FROM THE PULASKI COUNTY CIRCUIT COURT, EIGHTH DIVISION [NO.
60JV-16-963] HONORABLE WILEY A. BRANTON, JR., JUDGE
Tabitha McNulty, Arkansas Public Defender Commission, for
Imbeau, Office of Chief Counsel, for appellee.
Chrestman Group, PLLC, by: Keith L. Chrestman, attorney ad
litem for minor child.
M. GLOVER, Judge
Benson appeals the Pulaski County Circuit Court's order
terminating her parental rights to her son, T.M., who was
born on March 24, 2015. On appeal, Benson argues this decision
was in error because the Arkansas Department of Human
Services (DHS) failed to prove it was in T.M.'s best
interest for her parental rights to be terminated.
Specifically, Benson contends it was error to find T.M. would
suffer potential harm if returned to her custody. We affirm
filed a petition for ex parte emergency custody on August 17,
2016. According to the affidavit attached to the petition,
Benson was incarcerated in the Drew County Detention Center
awaiting transfer to a Regional Punishment Facility to serve
a nine- month sentence; T.M. had been living with
Benson's mother, Jerry Benson, during Benson's
incarceration until Jerry Benson passed away; and
Benson's sister, Abigail Benson, began to care for T.M.
after Jerry Benson's death. DHS became involved on August
14, 2016, when the Little Rock Police Department called for
assistance after receiving a call from Michael Grimmer, a
level 3 sex offender, who advised the police he needed
assistance because "dead kids" were in his home.
DHS found Grimmer, Wesley Benson (T.M.'s uncle), and
sixteen-month-old T.M. in the home. Grimmer and Wesley Benson
appeared to be under the influence of intoxicants and unable
to care for T.M., who had what appeared to be a cigarette
burn on the back of his hand allegedly caused by Wesley
Benson. Grimmer advised the officers that Wesley Benson was
keeping T.M. for his sister, who was in prison. Grimmer was
concerned about T.M.'s safety because Wesley Benson took
a lot of pills, drank, and smoked around T.M. The officers
found a pack of diapers, but no baby food or baby clothing;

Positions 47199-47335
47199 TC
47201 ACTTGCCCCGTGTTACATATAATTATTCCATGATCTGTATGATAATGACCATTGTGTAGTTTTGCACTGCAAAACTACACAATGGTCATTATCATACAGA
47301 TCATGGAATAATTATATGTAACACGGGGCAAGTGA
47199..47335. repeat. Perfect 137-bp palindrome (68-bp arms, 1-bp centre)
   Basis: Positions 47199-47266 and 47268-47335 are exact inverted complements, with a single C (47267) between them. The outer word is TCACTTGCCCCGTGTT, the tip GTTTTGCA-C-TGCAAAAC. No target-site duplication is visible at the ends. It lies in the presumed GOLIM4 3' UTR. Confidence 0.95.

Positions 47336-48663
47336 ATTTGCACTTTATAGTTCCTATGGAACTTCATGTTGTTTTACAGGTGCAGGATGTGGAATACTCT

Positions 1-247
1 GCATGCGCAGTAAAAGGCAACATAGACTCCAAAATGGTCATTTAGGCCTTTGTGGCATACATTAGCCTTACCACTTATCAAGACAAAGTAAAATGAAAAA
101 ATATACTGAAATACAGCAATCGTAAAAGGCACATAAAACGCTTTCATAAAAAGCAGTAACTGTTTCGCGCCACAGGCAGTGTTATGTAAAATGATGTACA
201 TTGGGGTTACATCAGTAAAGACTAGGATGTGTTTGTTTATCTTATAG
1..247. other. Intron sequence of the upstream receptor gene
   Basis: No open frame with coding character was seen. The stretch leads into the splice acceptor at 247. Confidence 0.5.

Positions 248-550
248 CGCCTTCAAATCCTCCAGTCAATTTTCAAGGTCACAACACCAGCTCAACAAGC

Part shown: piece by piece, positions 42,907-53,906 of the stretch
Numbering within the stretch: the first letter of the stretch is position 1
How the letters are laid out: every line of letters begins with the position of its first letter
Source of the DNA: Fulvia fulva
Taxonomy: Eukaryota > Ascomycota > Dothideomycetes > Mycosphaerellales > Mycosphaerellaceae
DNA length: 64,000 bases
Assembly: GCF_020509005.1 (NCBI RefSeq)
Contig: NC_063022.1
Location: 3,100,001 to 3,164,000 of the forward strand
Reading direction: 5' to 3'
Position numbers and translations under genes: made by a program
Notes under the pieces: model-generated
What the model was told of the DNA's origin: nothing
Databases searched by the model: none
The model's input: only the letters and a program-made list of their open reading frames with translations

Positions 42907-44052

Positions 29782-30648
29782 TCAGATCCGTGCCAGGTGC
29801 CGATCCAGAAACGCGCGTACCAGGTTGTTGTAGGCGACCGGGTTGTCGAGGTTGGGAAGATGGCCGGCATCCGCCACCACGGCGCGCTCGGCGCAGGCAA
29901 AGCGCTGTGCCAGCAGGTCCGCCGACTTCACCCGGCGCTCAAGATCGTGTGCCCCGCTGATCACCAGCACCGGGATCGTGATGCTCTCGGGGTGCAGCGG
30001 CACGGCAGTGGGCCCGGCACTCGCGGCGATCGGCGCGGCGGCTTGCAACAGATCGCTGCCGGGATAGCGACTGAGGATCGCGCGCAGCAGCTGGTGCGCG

the clothes T.M. was wearing were dirty; and T.M. had black
dirt in the creases of his neck. DHS removed T.M. due to the
living conditions and the lack of a person who could properly
care for him. Abigail Benson contacted DHS on August 15,
2016, stating T.M. had been with Wesley Benson for only one
day, and she had planned to pick T.M. up from Wesley Benson
the following day.
parte order of emergency custody was entered the same day.
That order noted Benson's prior contact with DHS in
October 2013 in Chicot County for allegations of newborn
illegal-substance exposure concerning another child of
Benson's, A.M.; that case concluded with the termination
of Benson's parental rights and A.M.'s adoption.
was present at the probable-cause hearing held on August 23,
2016. In an order entered September 9, 2016, the circuit
court found probable cause to continue T.M. in DHS custody.
The order again referenced the termination of Benson's
parental rights to A.M. and the fact Benson was currently
was not present at the adjudication hearing held on October
6, 2016, due to the failure to file a transport order to have
her brought to court. The circuit court adjudicated T.M.
dependent-neglected in an order filed October 31 and
continued his custody with DHS, but left reunification as the
goal of the case. The circuit court again made reference to